15 Essential Steps for Packing Food for Your Move

If you’re anything like most movers, packing up the kitchen will probably be the last and most challenging part of your move. First off, there’s the mystery canned meat in the back of the pantry, the expired food in the crisper drawer, and those protein shakes that are safe to eat but definitely a relic of your crazy diet circa 2001.

Before you throw in the towel and decide to pack or toss everything in your kitchen cupboards, use this checklist to decide what you should throw out, how to move the items you’re keeping, and what should be passed on for donation.

Target the near-expired foods. Don’t waste valuable space on those refried beans that’ll only expire a month or two after you get to your new place. Go ahead and slide them over into the “to toss” pile.

Tape up your fragile items. Chances are, you’ll have an excess of the basics (things like flour and sugar), but you’ll need to place them in more secure packaging before you pack them up in the cardboard box. Stop by the local hardware or container store to purchase a few heavy-duty, sealable containers that won’t lead to some serious spillage. Otherwise, plan on placing items with tearable packaging into a ziplock bag.

Start cooking. Especially if you have an extra freezer full of meats, start eating your frozen food stuffs early, and don’t replenish your frozen stock.

Cover your salt shakers. If you have salt, pepper, or other spice shakers that you want to bring along, cover their sliding top with a piece of masking tape so nothing spills out en route.

Use reasonably-sized boxes. As you begin to pack up all of the items that you’re planning to keep, think in terms of weight. If you’re saving a lot of canned goods, use small to medium-sized boxes so that lifting all your canned food doesn’t get too heavy.

Plan for your new space. If you’re downsizing from extra cabinets, a huge pantry, and built in shelves to a kitchen without lots of storage room, prepare to pare down your collection of food by bulking up on foods that come in large packaging (tomato sauces or vinegars, to name a few).

Toss the glass bottles. Even if they’re well packed, bottles of olive oil, spaghetti sauce, and bottled drinks are that much more liable to spill or burst open in transit. Save yourself a messy spaghetti sauce clean up, and try to use or donate your breakable items ahead of time.

Pack like a grocer. Once you’ve decided what you’ll bring to your new home, pack all of your heavier items, like jars of peanut butter and canned pasta sauce, on the bottom of your moving boxes. Layer your lighter (and thus more fragile) items on the top, like your boxes of Oreos and crackers.

Label your dry and boxed items. Once you’ve pared down your food inventory to things that you’ll be bringing to your new place, be sure to clearly label your food items in a “PERISHABLE” box. Try to segment your boxes into food type, segregating your “spices” box from your “canned goods” box. It’ll help ensure that you prioritize the perishables first and identify everything you need without opening all of your kitchen boxes.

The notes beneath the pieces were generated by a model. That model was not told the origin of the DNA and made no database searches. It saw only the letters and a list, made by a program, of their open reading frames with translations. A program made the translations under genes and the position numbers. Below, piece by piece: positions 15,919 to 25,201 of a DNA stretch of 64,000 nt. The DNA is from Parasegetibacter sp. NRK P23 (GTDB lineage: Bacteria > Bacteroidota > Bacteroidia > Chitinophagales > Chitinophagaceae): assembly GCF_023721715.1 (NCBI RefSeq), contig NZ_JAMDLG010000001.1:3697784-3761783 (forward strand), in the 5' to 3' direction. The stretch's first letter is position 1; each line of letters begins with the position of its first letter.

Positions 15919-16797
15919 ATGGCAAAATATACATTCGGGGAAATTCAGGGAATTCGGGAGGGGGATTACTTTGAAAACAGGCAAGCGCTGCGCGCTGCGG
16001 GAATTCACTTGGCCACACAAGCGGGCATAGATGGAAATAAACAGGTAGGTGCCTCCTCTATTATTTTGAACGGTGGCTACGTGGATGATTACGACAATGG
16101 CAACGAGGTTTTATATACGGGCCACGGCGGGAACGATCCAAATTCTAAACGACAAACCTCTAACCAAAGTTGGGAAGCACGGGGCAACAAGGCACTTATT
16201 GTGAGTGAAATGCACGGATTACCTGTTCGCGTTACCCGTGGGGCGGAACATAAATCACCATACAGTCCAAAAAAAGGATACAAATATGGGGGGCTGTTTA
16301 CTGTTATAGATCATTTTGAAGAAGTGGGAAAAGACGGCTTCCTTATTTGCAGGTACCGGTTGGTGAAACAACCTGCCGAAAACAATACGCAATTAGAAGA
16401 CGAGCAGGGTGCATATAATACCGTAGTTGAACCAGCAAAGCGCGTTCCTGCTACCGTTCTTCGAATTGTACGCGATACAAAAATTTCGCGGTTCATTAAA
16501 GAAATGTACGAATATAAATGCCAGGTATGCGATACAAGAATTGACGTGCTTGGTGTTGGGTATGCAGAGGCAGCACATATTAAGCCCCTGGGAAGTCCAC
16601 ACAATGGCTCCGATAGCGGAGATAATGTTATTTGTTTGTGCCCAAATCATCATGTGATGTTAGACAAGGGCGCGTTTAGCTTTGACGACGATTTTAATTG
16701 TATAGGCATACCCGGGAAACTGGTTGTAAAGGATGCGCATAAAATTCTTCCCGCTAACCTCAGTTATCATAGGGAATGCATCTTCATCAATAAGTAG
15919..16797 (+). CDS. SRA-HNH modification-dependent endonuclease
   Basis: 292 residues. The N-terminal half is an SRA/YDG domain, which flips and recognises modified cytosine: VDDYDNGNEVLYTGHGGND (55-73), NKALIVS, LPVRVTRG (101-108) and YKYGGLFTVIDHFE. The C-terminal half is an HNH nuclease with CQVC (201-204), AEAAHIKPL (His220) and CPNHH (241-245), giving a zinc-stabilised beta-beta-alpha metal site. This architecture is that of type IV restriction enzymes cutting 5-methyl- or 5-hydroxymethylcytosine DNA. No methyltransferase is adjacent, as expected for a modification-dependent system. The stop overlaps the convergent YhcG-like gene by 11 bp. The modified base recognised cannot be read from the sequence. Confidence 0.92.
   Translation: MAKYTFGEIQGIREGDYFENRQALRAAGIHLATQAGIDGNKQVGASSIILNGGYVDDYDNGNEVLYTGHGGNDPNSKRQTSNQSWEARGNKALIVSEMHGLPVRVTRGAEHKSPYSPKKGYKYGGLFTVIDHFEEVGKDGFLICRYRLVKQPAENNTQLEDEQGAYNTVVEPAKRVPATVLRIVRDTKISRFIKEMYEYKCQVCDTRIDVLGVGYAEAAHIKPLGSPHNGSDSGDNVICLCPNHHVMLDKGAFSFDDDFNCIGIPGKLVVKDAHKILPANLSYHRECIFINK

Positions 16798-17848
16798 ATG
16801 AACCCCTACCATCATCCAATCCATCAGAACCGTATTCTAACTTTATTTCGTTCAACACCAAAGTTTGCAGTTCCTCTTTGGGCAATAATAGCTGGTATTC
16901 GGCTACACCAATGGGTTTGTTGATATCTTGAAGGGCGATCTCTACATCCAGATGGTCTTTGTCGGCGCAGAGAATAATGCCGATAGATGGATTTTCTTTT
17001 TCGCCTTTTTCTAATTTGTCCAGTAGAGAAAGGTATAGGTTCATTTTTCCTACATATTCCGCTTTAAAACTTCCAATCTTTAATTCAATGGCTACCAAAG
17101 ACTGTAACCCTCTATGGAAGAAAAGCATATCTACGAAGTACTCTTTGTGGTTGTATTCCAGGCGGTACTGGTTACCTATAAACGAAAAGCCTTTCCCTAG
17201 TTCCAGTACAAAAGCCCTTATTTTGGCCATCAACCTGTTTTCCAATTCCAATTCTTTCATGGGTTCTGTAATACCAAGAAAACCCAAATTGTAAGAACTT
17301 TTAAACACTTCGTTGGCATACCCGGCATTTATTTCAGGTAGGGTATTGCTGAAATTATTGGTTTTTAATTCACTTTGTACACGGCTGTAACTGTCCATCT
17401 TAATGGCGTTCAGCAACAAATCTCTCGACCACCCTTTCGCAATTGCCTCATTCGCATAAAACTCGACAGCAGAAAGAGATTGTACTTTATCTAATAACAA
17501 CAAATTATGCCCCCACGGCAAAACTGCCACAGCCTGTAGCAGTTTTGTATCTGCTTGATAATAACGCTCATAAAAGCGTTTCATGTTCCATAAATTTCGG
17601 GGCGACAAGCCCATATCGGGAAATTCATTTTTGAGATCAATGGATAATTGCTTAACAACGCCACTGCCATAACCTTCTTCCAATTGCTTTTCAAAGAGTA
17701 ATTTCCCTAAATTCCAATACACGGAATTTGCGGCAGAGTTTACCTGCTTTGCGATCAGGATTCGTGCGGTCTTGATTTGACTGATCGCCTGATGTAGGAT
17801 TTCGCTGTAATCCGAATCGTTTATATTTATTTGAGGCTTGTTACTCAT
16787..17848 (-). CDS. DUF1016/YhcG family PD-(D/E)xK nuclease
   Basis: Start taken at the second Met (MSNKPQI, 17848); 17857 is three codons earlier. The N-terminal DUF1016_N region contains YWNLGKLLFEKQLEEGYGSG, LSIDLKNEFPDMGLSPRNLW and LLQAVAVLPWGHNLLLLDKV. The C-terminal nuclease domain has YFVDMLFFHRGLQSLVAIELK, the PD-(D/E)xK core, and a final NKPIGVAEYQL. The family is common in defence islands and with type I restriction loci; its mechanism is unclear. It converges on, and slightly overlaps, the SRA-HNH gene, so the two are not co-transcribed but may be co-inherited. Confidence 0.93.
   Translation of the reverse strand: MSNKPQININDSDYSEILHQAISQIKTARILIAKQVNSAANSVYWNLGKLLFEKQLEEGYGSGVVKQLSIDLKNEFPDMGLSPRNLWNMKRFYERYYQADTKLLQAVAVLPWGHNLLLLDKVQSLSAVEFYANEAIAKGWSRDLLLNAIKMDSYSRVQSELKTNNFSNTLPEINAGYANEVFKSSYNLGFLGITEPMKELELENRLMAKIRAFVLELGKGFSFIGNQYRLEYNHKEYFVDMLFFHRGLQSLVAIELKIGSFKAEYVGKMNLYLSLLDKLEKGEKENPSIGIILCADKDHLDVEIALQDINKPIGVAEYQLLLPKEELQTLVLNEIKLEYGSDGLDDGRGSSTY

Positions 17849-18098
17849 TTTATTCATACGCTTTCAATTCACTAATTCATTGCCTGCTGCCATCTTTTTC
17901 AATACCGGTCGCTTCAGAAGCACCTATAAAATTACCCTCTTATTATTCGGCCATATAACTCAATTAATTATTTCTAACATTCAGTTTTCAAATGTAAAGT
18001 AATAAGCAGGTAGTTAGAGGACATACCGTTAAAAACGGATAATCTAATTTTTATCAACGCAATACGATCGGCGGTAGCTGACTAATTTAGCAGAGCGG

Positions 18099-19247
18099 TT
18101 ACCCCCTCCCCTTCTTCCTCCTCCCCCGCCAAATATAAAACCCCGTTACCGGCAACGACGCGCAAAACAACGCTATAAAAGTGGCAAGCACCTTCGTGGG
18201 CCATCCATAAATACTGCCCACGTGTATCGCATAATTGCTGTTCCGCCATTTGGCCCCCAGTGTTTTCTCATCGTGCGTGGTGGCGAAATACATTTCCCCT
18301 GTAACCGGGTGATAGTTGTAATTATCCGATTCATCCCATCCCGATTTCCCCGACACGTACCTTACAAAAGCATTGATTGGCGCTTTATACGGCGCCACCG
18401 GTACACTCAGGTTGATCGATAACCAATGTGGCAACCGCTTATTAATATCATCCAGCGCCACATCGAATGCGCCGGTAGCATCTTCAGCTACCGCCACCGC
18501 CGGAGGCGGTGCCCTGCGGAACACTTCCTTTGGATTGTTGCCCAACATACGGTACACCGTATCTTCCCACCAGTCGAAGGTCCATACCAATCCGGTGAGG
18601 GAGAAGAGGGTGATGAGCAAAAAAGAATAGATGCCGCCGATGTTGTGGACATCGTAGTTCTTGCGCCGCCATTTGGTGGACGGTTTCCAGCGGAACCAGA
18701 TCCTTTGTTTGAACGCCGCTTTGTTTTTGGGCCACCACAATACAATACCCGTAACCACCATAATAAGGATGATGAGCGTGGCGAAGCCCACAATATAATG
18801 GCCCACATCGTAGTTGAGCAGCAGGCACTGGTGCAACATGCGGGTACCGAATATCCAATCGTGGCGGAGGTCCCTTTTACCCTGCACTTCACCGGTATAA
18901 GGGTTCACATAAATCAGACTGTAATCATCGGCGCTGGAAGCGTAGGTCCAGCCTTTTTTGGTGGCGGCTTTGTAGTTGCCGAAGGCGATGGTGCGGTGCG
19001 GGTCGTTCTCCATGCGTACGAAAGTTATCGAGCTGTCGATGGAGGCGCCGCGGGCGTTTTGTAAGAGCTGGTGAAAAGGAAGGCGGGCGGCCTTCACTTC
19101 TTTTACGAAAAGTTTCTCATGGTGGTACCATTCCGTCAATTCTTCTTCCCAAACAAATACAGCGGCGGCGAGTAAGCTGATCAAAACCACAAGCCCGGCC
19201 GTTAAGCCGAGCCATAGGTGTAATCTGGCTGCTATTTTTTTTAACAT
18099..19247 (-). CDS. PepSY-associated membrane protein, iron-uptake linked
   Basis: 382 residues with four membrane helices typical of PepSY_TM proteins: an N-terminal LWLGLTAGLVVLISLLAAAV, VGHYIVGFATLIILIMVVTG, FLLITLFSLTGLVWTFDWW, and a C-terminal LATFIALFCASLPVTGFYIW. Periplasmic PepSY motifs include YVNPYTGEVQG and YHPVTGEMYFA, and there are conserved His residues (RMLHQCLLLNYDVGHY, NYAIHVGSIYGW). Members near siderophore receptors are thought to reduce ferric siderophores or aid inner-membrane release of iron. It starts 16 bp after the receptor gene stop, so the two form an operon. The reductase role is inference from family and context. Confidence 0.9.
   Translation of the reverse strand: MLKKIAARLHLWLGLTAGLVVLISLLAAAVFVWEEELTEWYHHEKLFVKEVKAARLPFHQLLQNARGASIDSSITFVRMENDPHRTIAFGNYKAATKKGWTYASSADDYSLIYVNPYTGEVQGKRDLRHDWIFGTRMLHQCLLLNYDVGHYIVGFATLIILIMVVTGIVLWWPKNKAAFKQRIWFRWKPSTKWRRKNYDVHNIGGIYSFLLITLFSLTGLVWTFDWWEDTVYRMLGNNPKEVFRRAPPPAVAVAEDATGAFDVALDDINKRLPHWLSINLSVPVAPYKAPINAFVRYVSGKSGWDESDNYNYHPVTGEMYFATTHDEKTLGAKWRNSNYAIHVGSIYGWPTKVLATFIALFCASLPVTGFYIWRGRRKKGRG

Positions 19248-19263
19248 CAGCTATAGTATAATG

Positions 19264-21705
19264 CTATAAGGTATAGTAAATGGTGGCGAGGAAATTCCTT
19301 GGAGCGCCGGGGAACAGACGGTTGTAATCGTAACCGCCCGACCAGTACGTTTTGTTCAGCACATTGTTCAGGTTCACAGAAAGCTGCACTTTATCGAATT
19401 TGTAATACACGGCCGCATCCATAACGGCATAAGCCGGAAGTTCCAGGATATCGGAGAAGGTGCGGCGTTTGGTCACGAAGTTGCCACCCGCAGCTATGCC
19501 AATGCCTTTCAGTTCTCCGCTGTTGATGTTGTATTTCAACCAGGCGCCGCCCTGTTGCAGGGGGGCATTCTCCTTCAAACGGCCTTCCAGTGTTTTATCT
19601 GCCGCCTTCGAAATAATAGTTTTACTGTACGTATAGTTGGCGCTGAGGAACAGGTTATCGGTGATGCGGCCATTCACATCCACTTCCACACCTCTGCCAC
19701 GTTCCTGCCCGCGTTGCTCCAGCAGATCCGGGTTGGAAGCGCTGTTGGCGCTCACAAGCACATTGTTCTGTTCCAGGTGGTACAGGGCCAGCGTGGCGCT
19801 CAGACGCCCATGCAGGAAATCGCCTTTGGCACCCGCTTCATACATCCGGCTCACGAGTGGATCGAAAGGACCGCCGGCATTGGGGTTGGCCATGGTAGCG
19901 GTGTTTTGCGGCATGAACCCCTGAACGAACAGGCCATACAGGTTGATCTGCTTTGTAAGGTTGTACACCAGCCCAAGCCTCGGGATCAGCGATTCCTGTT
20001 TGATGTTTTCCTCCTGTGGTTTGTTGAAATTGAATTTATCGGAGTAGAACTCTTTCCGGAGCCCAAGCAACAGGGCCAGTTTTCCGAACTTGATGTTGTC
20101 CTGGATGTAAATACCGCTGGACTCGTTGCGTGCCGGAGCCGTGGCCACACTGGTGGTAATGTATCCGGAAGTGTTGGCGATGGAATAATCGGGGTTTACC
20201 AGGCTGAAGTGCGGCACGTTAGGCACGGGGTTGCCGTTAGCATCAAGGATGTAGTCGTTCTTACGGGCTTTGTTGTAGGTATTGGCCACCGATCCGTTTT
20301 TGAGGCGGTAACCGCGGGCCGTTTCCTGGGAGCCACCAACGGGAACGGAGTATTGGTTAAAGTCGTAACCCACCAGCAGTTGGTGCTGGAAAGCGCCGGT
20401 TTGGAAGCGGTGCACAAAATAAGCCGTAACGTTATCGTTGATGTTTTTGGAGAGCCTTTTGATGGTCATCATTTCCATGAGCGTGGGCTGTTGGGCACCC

Share the leftovers. Regardless of whether you’re pitching an entire pantry’s worth of items or only have a few things to give away, you have a few outlets to make sure your expired food doesn’t make it to the garbage.

  • Donate it to Move for Hunger, a nonprofit that partners with moving companies to divert non-perishable and non-expired items to the food bank.

  • Ask your neighbor! Who knows, they may have a hankering for your leftover refried beans. Hey, it’s the neighborly thing to do.

Break out the cooler. Chances are, you’ll be driving over the station wagon yourself with last minute essentials, like your emergency bag of clothing, your important documents, your laptop, and anything else you don’t want to hop aboard the moving truck. Add a cooler to the list, and bring any perishables that you want to save onto (like that expensive cut of meat Uncle Robert gave to you last Christmas). Just be sure to keep it in the passenger seat so you unload it first.

Pack your own alcohol collection. The bad news here is that many movers will not move your alcohol collection, meaning that you’ll be responsible for safely packing and shipping your own bottles. Especially if you have an expensive collection of liquors, you’ll be responsible for securely packing and moving everything. Ask the local package store whether they have extra wine boxes on hand (perfect for moving your collection, since these boxes usually come equipped with handles). Be sure to stock up on bubble wrap, newspaper, and packing peanuts to help insulate the bottles in your move.

Check all the nooks and crannies. Make sure to do a walkthrough of all the areas of your house where you store food. Did you check the freezer in the basement? What about the hall closet where you occasionally store the kid’s school snacks that don’t fit in the pantry?

Unplug the fridge. This one is a no-brainer, but you’d be surprised! If you’re bringing your fridge with you, make sure to unplug it at least 24 hours in advance of your move so the freezer has time to defrost.

Set aside something for breakfast. When moving-day finally rolls around, you’ll want to make sure that you’re well rested and well fed for the big day. Don’t forget to set aside a few granola bars and a few pre-made PB&J sandwiches to keep your energy high throughout the day. Trust us, you’ll need it!

You’ve moved all of your food - now what? Pick up anything and everything you may need with this new mover grocery shopping list.


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